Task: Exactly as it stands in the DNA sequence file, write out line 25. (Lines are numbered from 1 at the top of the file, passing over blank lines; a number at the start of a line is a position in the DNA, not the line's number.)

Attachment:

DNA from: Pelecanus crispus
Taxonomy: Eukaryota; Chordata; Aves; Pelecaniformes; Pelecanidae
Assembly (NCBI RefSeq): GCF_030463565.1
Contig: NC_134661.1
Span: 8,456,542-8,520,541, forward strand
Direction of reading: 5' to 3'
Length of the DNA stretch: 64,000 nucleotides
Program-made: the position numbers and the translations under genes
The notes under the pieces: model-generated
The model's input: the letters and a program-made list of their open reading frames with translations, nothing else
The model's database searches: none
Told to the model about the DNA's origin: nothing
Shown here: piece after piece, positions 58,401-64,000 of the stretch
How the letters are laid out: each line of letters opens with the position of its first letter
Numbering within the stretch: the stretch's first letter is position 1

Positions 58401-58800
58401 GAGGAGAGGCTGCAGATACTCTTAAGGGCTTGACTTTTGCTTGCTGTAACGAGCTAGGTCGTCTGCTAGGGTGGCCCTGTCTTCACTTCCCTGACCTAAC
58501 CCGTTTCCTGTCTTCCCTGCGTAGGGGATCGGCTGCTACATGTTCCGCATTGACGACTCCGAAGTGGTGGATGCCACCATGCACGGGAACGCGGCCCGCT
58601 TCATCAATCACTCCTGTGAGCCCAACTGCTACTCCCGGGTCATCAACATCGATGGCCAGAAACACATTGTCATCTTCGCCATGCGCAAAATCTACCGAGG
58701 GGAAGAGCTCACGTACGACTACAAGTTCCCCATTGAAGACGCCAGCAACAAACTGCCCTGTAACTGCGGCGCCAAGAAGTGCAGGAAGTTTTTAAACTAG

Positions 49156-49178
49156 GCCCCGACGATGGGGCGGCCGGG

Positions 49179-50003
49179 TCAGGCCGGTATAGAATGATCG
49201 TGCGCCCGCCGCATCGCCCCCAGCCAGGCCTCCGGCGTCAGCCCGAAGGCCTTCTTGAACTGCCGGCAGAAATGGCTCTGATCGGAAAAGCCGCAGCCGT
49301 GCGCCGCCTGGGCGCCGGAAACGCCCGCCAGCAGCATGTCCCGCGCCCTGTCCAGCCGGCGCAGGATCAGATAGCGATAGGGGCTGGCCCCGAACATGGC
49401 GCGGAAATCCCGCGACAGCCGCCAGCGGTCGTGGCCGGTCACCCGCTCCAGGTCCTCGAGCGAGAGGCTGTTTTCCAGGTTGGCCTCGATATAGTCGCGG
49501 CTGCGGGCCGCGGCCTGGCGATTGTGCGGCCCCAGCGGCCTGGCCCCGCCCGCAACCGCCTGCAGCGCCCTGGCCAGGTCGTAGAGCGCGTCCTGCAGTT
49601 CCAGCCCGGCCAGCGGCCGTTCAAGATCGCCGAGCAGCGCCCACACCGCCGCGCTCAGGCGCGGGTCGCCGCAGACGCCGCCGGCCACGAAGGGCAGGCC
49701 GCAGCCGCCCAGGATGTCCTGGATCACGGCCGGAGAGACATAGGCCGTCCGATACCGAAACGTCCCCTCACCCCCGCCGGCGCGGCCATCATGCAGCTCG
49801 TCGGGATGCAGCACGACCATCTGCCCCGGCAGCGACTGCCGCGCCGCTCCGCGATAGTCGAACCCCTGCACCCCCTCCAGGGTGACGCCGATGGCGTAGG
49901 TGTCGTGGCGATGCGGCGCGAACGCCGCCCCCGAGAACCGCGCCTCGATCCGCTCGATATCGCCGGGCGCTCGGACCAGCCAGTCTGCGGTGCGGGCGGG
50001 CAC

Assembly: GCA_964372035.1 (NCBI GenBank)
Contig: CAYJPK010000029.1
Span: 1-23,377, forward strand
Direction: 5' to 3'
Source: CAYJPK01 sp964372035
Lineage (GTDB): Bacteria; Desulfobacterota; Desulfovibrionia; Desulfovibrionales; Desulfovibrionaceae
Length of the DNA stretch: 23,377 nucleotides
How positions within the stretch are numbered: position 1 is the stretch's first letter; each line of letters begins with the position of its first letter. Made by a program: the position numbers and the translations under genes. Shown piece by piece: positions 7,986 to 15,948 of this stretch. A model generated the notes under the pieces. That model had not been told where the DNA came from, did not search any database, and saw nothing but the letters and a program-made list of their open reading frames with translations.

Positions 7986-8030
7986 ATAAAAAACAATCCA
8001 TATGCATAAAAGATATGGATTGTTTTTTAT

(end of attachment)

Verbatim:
49201 TGCGCCCGCCGCATCGCCCCCAGCCAGGCCTCCGGCGTCAGCCCGAAGGCCTTCTTGAACTGCCGGCAGAAATGGCTCTGATCGGAAAAGCCGCAGCCGT